As of: 1/12/21 11:04 AM
Received: January 07, 2021
Status: Non_Public
Tracking No. kjn-c8sh-9ngb
Comments Due: January 15, 2021
Submission Type: Web

Docket: FINCEN-2020-0013
Agency Information Collection Activities; Proposed Renewal; Comment Request; Renewal Without Change of Reports of Foreign Financial Accounts Regulations and FinCEN Report 114, Report of Foreign Bank And Financial Accounts

Comment On: FINCEN-2020-0013-0001
Agency Information Collection Activities; Proposals, Submissions, and Approvals: Renewal Without Change of Reports of Foreign Financial Accounts Regulations and FinCEN Report 114, Report of Foreign Bank and Financial Accounts

Document: FINCEN-2020-0013-DRAFT-0004
Comment on FR Doc # 2020-25216

Submitter Information

Name: Susan Williams

Swansea,  West Glamorgan,  United Kingdom,  SA4 8DR

Phone: 07714875874

General Comment

Hello, I am writing in response to the Proposal to renew without Change, of Reports of Foreign Financial Accounts, commonly known to us expats as the FBAR form. I cannot tell you what a hassle this is for an ordinary person, particularly when overlaid with the need to file tax returns to two countries, with differing rules and tax-year dates.

First, a little background. I am American born and bred, but in 1981 I married a Brit and moved to the UK where i have remained ever since. I am 67 and retired. I worked as a social worker (max salary $60,000) and my husband was a vicar (minister)- his max salary was $30000. We don't have a lot of money but have managed to make a few investments here in the UK (as I am barred from making any investments in the USA). We have a few banks accounts here in the town where we live in the UK.

I gather that the intent of FBAR filing has to do with trying to prevent overseas money laundering; however, an awful lot of people like me have been caught up in this and are required to report the bank accounts held in the country where we live, and investments held in the country where we live. My understanding is that money laundering is most likely to be carried out by doing a lot of financial activites OUTSIDE of the country in which you live, so it really does not make any sense to me why the US Treasury would be interested in bank accounts and investments held in my home town. On this basis, other members of my family, WHO RESIDE IN THE UNITED STATES, should also have to report to the Treasury all the bank accounts and investments that they hold inside the United States. If you truly think that I am engaged in money laundering by having accounts in the town where I live, then it follows that Americans living inside the United States would also be suspected of engaging in money laundering by having accounts in the United States- so on that basis, wouldn't you be interested in those accounts as well??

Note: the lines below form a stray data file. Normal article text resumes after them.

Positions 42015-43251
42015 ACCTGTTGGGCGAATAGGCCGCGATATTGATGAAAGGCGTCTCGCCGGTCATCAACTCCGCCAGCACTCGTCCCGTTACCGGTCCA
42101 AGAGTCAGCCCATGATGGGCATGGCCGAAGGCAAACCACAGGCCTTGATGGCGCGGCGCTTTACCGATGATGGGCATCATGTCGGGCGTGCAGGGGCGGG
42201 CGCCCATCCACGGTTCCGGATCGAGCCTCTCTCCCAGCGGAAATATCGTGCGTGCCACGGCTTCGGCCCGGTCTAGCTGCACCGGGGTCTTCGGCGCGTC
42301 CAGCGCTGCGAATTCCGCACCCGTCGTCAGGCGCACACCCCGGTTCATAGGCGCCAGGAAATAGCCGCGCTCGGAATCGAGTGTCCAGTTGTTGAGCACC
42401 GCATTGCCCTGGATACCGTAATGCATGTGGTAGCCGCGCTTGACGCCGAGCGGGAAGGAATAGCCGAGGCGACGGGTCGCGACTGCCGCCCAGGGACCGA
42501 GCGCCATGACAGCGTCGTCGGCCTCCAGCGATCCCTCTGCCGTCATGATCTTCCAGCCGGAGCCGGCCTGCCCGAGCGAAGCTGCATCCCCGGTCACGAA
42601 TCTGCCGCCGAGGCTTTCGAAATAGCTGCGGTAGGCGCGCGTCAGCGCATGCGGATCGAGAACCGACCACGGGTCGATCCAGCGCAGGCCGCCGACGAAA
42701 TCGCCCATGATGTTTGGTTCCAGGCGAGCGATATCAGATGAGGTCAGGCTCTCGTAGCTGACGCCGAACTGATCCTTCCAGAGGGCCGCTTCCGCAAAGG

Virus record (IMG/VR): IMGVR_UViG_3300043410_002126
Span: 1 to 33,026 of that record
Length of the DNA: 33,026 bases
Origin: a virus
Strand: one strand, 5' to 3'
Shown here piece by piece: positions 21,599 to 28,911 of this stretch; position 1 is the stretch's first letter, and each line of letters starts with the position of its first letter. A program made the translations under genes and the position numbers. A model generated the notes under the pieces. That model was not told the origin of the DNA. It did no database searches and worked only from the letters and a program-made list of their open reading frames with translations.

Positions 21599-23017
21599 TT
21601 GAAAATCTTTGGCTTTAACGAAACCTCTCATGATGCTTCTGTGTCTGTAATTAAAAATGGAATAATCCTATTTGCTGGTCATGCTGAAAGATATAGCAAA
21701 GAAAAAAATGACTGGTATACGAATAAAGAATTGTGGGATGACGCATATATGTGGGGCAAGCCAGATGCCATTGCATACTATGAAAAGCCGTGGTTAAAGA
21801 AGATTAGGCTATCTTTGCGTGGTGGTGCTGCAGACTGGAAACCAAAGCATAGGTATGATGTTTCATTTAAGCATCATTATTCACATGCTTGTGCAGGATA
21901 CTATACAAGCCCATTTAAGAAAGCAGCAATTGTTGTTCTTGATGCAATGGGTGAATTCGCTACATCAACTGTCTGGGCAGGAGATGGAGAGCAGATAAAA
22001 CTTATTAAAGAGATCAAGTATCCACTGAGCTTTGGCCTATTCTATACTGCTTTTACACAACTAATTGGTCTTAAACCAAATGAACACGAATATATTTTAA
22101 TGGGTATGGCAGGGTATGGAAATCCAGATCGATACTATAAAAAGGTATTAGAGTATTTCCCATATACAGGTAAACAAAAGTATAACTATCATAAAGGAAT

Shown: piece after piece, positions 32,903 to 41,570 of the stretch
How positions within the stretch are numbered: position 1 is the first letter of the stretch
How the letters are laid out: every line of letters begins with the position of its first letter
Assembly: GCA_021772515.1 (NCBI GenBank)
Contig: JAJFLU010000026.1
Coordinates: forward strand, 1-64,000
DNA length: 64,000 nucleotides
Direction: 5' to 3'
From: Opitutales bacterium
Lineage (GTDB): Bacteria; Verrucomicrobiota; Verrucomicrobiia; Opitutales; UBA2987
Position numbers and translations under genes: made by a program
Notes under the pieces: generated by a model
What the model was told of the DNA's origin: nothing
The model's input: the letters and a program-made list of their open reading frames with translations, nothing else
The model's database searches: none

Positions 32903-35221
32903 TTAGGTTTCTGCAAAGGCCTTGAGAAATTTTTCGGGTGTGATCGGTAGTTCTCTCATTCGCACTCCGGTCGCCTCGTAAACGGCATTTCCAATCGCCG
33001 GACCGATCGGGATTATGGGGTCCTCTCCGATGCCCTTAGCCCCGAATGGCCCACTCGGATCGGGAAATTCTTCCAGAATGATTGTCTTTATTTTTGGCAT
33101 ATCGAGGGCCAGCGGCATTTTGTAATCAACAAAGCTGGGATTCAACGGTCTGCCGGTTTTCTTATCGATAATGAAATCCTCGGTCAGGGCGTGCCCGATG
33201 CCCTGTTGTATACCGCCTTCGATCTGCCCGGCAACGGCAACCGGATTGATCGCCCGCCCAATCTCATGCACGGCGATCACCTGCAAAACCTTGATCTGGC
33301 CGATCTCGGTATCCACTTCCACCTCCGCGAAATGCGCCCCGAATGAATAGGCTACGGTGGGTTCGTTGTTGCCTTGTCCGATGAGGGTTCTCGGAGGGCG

Completing the FBAR is not straightforward. Firstly, I am not terribly tech savvy, and it is only possible to do this electronically. ( Ironically, it is impossible for me to complete my US tax return electronically). Secondly, the information required is not straightforward to obtain. I have to comb through all of the statements for each account to determine the highest value of the account. This will not necessarily be the highest amount held in my currency (GBP) because the $ exchange rate will also influence this. Also, my investments do not readily show variable amounts over time, merely periodic amounts correlating with the UK tax year (which starts 5 april). It takes a considerable amount of time.

And finally, having to complete the FBAR curtails employment opportunities and voluntary work for American citizens overseas. I know of people cannot accept certain jobs because this would cause the bank accounts of British companies liable to be reporting to the US Treasury. And I have personally been unable to accept the role of Treasurer for a number of community organisations because it does not seem right for these charitable organisations to have their banking details reported to the US Treasury. For many years the United States viewed its citizens living abroad as goodwill ambassadors for the country, but that is changing and these kinds of rules do nothing to prevent the deterioration of this soft diplomacy. I am also worried about the risk of my data being hacked by others; it seems quite risky sending all my account numbers, as well as my social security number in full, over the internet.

I complete the FBAR myself because i cannot afford professional help. Just in case you don't know, it is extremely costly to get tax assistance as an expat: the cheapest quote for an FBAR return is around $400, and my monthly income is around $1800, so this is not an option for me.

So, in conclusion I feel that there are only two feasible options for continuing or changing the return:
1. Abolish the need to report bank accounts, investments, etc which are located in the country in which you live OR.
2. Require ALL American citizens including those residing in the USA to report all of their their bank accounts, investments, etc, INCLUDING THOSE BASED IN THE UNITED STATES.

Sorry for the rambling; thanks for listening. I am just an ordinary person doing the best i can in a complicated situation.
Susan Williams
Swansea, Wales, UK